Ed Norton, Paul Giamatti and Jessica Biel are wrapped up in the tricks of The Illusionist
Director: Neil Burger
Cast: Edward Norton (Eisenheim), Jessica Biel (Sophie), Paul Giamatti (Inspector Uhl), Rufus Sewell (Crown Prince Leopold), Eddie Marsan (Josef Fischer), Jake Wood (Jurka), Tom Fisher (Willigut), Aaron Taylor-Johnson (Young Eisenheim), Eleanor Tomlinson (Young Sophie), Karl Johnson (Doctor)
In 2006, The Illusionist was the other film about nineteenth-century magicians that wasn’t Christopher Nolan’s The Prestige. As such it got rather overlooked, which is unfair as this is a handsomely made, intriguing little puzzle which doesn’t reinvent the wheel but does what it does with a fair amount of invention and beauty.
In turn-of-the-century Vienna, the illusionist Eisenheim (Edward Norton) is a revelation – a mystery character whose past is investigated by Police Inspector Uhl (Paul Giamatti) under the orders of Crown Prince Leopold (Rufus Sewell). The Crown Prince feels Eisenheim’s illusions – which suggest at times dark truths in the Prince’s own personal life – are a serious risk to his position. On top of which, there is a secret past romance between Eisenheim and the Prince’s intended wife Countess Sophie (Jessica Biel), and the Prince is not a man to be crossed. So begins a cat-and-mouse game of trick and illusions between Uhl and Eisenheim.
The greatest thing about Neil Burger’s period piece is the grace and beauty with which it has been filmed. Dick Pope’s mixture of sepia tones and candlelit blacks makes for a series of gorgeous images, contrasted perfectly with Philip Glass’ beautiful score. Both contribute hugely to creating an atmosphere of mystical unknowingness around the Vienna locations, and give the film something in every scene to delight the senses.
What works less well is the slightly routine scripting and filmmaking that pulls the film together. For all the beauty with which it is presented, there isn’t quite enough of the original or – for want of a better word – the magical about what we see on the screen. The story is just ever so slightly too familiar, the points it intends to made – be it about the nature of power, or magic, or love, or hope – never quite coalesce into a coherent and clear message that really feels like you are being told something or shown something you haven’t seen in several movies before.
Instead we see that behind the eyes of even the most obscure and unreadable conjurer there is deep and abiding love – love that will push them to do wild, even morally questionable, things. For others like the Crown Prince, that love is tied in altogether with possession and power and that there is no place for truth. Illusion is in all things: from Eisenheim’s entire life to the Prince’s front as a man of the modern world and his desire to become a dictator. Maybe that might be as close as the film gets to a deeper meaning – that illusion hides and protects our truths.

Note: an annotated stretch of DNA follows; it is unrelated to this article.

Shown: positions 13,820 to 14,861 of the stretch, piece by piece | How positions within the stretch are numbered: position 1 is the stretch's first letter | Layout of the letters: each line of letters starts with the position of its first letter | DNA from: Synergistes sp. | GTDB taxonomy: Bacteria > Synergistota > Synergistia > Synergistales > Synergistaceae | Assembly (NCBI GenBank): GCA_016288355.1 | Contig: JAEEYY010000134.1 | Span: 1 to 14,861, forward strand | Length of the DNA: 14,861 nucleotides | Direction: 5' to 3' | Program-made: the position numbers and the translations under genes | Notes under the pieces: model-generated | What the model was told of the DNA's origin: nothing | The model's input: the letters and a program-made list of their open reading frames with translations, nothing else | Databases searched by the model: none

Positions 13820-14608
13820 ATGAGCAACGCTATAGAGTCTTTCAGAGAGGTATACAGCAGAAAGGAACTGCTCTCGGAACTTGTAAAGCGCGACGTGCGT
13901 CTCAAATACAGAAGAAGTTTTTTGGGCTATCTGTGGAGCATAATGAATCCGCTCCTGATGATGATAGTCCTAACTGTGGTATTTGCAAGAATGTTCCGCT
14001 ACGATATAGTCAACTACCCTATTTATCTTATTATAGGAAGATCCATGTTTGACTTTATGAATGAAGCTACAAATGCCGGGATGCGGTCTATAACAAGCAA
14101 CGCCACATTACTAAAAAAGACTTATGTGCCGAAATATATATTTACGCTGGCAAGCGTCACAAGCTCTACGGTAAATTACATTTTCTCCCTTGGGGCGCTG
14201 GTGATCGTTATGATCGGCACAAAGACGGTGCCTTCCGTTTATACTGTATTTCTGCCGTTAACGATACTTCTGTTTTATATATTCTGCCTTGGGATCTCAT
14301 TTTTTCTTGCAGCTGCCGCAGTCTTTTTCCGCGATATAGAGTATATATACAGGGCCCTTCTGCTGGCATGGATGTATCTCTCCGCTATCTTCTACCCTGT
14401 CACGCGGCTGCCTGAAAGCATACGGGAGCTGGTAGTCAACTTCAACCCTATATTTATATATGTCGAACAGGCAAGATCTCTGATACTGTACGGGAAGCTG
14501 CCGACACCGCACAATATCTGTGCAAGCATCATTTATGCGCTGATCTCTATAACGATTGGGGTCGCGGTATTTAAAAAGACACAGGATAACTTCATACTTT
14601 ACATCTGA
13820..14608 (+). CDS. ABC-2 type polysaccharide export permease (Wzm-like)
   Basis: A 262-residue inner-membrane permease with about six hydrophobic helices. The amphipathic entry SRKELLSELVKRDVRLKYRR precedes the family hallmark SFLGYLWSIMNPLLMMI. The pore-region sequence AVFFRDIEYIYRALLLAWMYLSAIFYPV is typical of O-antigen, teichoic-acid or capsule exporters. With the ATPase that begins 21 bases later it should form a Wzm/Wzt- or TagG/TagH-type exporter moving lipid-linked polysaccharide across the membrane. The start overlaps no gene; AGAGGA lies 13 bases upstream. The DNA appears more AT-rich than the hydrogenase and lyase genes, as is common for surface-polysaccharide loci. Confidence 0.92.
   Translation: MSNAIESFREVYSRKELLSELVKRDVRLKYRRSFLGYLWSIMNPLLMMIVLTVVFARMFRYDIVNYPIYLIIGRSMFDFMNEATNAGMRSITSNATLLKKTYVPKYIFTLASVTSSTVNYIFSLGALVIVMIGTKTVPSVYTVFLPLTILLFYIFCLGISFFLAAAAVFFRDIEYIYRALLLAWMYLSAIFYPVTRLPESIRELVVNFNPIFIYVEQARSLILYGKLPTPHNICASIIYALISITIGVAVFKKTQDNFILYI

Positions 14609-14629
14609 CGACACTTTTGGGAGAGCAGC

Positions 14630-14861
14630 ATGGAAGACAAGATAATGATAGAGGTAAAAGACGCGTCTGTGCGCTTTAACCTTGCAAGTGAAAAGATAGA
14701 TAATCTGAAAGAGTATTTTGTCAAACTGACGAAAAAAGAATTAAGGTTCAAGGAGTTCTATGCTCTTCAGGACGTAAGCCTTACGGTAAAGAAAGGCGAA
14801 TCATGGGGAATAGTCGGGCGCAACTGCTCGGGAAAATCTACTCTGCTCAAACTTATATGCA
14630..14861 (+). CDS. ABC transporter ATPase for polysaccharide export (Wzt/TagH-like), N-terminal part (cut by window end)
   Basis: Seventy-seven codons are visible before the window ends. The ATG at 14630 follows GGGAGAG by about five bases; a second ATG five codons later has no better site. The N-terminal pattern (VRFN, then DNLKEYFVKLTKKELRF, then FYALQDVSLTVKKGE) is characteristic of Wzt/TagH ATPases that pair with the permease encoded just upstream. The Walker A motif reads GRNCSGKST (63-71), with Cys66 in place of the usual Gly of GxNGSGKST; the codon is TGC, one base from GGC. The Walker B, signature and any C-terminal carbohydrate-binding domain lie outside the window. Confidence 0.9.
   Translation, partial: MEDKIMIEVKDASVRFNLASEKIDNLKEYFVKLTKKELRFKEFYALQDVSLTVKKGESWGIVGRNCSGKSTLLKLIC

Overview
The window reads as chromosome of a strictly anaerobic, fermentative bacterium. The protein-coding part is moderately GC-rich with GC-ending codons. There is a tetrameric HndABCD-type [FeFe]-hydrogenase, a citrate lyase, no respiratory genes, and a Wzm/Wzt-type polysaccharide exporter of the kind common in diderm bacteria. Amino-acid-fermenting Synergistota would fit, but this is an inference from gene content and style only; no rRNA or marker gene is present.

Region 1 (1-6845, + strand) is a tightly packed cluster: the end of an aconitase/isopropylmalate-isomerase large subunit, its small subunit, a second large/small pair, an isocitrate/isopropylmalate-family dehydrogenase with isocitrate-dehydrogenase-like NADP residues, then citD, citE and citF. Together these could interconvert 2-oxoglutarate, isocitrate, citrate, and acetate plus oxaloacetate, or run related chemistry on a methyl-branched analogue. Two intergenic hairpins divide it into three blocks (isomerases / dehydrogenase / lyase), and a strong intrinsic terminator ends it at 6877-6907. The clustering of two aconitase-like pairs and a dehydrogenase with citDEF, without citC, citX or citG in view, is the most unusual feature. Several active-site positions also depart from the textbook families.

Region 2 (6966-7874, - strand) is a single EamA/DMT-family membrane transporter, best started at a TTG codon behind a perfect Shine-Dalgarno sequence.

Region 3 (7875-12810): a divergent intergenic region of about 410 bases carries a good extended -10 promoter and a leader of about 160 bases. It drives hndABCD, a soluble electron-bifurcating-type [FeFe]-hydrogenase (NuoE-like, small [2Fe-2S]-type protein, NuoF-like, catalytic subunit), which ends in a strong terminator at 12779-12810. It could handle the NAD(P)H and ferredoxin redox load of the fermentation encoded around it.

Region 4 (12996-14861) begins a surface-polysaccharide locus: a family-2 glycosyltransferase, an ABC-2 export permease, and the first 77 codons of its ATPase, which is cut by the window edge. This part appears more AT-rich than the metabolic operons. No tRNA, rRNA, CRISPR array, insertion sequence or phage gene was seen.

As Eisenheim’s tricks get closer and closer to mesmerism and séance, the film suggests that it is a human need to want to see the truth behind tricks. The crowds who see Eisenheim raise the dead in flickering images want to believe it, that they could talk to their own deceased loved ones. Even in his early magic tricks, the less poetic characters of the film see value in the tricks only when they feel they have worked out the illusion behind it. Both are looking for a form of truth in the illusion, but the truth behind the trick is often deeper and more complex than the mechanical process by which it is done.
It’s a shame the film doesn’t tackle these ideas more, and settles for a more traditional “love across the divide” romance, but perhaps it doesn’t quite engage because Eisenheim and Sophie aren’t really interesting enough characters. Edward Norton plays Eisenheim with grace and intelligence, and draws a lot of depth and emotion from scenes that often require him to wordlessly stare. But juggling a character who deliberately conceals the truth and his intentions at every single turn seems slightly to have straitjacketed Norton, an elliptical actor at the best of times. There is something unknowable about him in this film which, while perfect for the character, makes him one you can’t really invest in. Similarly, Jessica Biel (a last minute replacement for Liv Tyler after filming had started) certainly looks the part, and gives Sophie a warmth, but she never really makes an impression as a character. Rooting for these two star-crossed lovers is difficult because we never get a sense of who they are.
Instead the film is dominated by hard-nosed rationalist Inspector Uhl, a man with a curiosity for conjuring, an appetite for power, a determination to get things done, but finally more than a bit of humanity. Paul Giamatti is excellent in the part, playing a role that emerges as the audience surrogate, trying as hard as we are to work out what is real and what is illusion. He doesn’t put a foot wrong with Uhl’s affable professionalism nor his ability to switch to business-like harshness. He’s also adept at playing a man who is the third smartest character in the film, but believes himself to be the smartest. You could also the same for Rufus Sewell’s (also great and clearly having a ball) Crown Prince, a bully who thinks he is an enlightened man.
It’s Uhl whom the film finally bonds with the most, and it’s his attempts to piece together what’s going on that becomes the most engaging thing in the second half of the film. For all the beauty of its making, and the skill that has gone into creating the optical illusions (some of Norton’s sleight of hand tricks in this movie are extraordinary), it’s a film that doesn’t quite satisfy. When the final reveal occurs in the film’s closing moments, you won’t quite be as satisfied as you would expect, perhaps because you won’t really care about Eisenheim or Sophie. Burger has made a handsomely mounted but strangely cold film.